'This is a rollout. It’s not a plan yet. It’s very preliminary'
Prescribed burning was a concern for Grangeville couple, Dick and Lois Geary, who questioned Forest Service officials last week concerning a potential project south of Grangeville. They asked about areas designated for fuels and possible prescribed burns – including close to their property – that take up a sizeable portion of the approximate 49,500-acre End of the World project map. “We want to work with you as landowners,” said Salmon River District Ranger Jeff Shinn, discussing the burns proposed for these areas, along with repeating a theme throughout last Wednesday’s meeting this project will be shaped by public comments and concerns.
The Idaho County Carcass Show and Judging Contest was held on Wednesday, Aug. 23, at Sonnen Meats in Greencreek. 4-H and FFA members were given instruction on how to quality and yield grade beef and sheep carcasses and how to determine USDA grades on swine carcasses.
One hundred years ago, Bernard A. Baerlocher paid $22 per acre for the first 100 acres of what is now the farm owned by Joe and Arlene Baerlocher near Greencreek. That historical fact and others were shared recently when the Baerlocher farm was recognized as an Idaho Century Farm through the Idaho State Historical Society and the Idaho Department of Agriculture.
A new face in education has taken over the helm of Grangeville High School’s agricultural science education; however, to Katie Mosman, Grangeville feels like home. “I grew up on a farm north of Nezperce and graduated from Nezperce High School in 2009,” Mosman said. “Being in Grangeville really does feel like home.”
‘We had a great childhood here ...’
“John and Mary stood here 100 years ago and looked out over the prairie, wondering what they had gotten themselves into,” Bennett said.
Partnerships dedicated to addressing invasive weeds demonstrated a renewed commitment to the cause this summer through various projects in wilderness areas across the Nez Perce-Clearwater National Forests.
Probation and restitution were ordered for a Slate Creek man sentenced last week regarding a 2016 cattle theft and misbranding case.
Sales were down 24 percent from last year’s event, but support for the annual Idaho County 4-H/FFA Livestock Sale stays strong. “The prices this year were lower; however, the support from the community continues to be excellent,” said Jim Church, Idaho County University of Idaho Extension Agent. “We have great support each year from Idaho County businesses and individuals.”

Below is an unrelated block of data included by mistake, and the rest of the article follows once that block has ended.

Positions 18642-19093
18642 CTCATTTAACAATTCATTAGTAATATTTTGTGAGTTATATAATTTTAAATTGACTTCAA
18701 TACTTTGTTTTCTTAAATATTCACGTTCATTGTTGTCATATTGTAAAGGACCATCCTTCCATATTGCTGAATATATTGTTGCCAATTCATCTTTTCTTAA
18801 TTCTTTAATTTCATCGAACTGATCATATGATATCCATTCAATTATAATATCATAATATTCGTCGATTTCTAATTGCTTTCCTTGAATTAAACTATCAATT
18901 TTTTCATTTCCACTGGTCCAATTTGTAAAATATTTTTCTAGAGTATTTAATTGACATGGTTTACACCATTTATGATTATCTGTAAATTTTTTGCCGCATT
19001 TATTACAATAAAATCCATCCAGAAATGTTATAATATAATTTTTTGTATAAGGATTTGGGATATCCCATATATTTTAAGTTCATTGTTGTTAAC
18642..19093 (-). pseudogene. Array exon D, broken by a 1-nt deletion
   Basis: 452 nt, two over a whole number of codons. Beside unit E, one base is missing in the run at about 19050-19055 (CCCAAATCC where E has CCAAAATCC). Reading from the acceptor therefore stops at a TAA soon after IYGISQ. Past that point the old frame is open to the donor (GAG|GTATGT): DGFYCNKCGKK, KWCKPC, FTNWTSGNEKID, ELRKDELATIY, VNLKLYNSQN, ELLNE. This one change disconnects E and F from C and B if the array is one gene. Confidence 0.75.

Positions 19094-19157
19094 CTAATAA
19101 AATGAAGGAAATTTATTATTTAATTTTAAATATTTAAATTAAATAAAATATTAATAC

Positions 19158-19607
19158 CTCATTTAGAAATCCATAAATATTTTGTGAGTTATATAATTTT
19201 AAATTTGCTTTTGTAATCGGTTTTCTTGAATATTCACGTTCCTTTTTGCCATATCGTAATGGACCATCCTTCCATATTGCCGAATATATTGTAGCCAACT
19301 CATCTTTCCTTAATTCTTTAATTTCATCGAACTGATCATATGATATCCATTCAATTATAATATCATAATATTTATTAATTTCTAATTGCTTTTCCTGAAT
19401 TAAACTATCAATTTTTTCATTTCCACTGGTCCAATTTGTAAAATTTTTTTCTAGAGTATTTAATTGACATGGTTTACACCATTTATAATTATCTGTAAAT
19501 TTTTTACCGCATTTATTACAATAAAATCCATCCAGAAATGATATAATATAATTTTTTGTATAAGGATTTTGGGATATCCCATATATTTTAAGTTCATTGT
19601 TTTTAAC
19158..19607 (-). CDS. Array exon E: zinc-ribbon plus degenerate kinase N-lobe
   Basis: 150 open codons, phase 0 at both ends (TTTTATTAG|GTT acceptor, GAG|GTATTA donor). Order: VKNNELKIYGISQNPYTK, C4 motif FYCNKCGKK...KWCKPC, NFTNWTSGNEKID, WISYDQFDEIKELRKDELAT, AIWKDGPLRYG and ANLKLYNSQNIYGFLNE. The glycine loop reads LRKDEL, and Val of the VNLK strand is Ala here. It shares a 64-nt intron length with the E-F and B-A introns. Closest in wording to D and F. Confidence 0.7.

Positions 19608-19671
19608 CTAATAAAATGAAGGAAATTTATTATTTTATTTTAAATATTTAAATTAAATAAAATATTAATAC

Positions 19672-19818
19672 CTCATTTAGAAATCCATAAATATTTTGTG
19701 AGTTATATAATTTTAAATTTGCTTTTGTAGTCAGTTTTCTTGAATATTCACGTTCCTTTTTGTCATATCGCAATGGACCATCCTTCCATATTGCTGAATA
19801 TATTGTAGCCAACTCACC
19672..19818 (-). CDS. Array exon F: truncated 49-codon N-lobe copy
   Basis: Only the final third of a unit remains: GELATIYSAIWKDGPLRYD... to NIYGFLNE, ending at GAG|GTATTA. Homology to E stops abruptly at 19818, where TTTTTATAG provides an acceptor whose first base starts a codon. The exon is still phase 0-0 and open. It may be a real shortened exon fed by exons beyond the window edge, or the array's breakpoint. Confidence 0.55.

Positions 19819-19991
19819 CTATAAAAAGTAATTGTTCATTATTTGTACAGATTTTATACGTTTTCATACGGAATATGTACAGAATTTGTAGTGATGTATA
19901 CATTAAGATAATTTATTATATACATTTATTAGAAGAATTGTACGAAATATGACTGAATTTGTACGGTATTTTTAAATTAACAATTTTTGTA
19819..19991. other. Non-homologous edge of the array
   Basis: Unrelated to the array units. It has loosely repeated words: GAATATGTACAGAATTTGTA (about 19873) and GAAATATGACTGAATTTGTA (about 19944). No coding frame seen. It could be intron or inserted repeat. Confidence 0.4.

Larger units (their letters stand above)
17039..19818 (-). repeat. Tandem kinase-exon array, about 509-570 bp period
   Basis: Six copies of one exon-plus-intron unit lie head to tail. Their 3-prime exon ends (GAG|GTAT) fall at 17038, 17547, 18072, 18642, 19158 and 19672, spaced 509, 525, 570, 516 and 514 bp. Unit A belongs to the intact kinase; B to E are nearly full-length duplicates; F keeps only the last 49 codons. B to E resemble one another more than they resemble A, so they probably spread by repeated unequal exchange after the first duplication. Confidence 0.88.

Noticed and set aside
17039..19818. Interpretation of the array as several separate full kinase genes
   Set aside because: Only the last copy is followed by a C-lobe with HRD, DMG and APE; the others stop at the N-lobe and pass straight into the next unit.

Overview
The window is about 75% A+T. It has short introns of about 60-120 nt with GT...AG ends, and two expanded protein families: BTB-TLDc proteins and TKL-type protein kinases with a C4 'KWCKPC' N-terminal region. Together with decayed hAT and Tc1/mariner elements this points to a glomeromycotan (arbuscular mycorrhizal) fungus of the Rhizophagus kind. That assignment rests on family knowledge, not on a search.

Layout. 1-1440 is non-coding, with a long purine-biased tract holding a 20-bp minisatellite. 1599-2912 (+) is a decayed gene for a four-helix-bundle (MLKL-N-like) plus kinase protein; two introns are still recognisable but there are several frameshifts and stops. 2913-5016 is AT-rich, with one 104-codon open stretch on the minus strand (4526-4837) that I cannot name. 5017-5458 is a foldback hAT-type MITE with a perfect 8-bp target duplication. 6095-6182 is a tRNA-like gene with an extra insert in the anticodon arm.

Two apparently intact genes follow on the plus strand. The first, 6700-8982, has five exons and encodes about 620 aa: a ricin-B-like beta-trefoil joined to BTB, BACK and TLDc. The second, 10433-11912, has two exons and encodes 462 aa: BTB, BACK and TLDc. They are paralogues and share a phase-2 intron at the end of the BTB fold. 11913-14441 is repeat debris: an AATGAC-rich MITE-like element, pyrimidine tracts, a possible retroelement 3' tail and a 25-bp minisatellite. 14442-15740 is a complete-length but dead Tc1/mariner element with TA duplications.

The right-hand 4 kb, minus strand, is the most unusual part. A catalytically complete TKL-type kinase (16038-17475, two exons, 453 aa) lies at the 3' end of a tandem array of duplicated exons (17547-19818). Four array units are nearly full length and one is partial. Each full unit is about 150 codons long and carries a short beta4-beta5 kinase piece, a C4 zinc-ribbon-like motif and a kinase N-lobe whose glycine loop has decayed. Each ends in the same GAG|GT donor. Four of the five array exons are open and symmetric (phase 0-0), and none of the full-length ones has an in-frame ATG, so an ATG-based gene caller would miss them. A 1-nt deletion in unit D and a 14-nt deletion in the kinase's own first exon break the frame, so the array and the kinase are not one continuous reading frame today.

Testing on Wednesday, Aug. 16, Thursday, Aug 17
The Idaho Department of Environmental Quality (DEQ) will offer free nitrate screening for private well owners at the Idaho County Fair in Cottonwood from noon to 3 p.m. today (Wednesday, Aug. 16) and Thursday, Aug 17.
Despite smoke in the air and hazy skies, Mike Hauger was busy at work with harvest Sunday, Aug. 5, just off U.S. Highway 95 in Grangeville, between Powerline and Zumalt roads.
“I have been interested in range and range management since high school,” said Steve Hiebert, recently retired range management specialist for the Nez Perce-Clearwater National Forests. Raised in Pullman, Wash., the heart of wheat country, Hiebert always wanted to work in the outdoors.
Last year’s was a brutal winter for producers in many parts of the state
The Idaho County Commission declared an agricultural disaster during the July 25 meeting “due to unusual and excessive spring moisture conditions, which have prevented the planting of approximately 31,432 acres of spring crops, specifically 28,064 acres of spring wheat, spring canola, large garbanzo beans and green peas.”
The crop signs have returned. Idaho County residents will notice crop signs – 22 are out this year — at fields along highways 95 and 13, identifying what is growing.
Ballots will be mailed to eligible voters by Nov. 6
Idaho County farmers and ranchers have until Aug. 1 to nominate eligible candidates to serve on local Farm Service Agency (FSA) county committees. Ballots will be mailed to eligible voters by Nov. 6.
“There is something about growing your own food that makes kids willing to try things they normally wouldn’t touch,” said Tracy Travis, fifth grade, Riggins Elementary School (RES) teacher.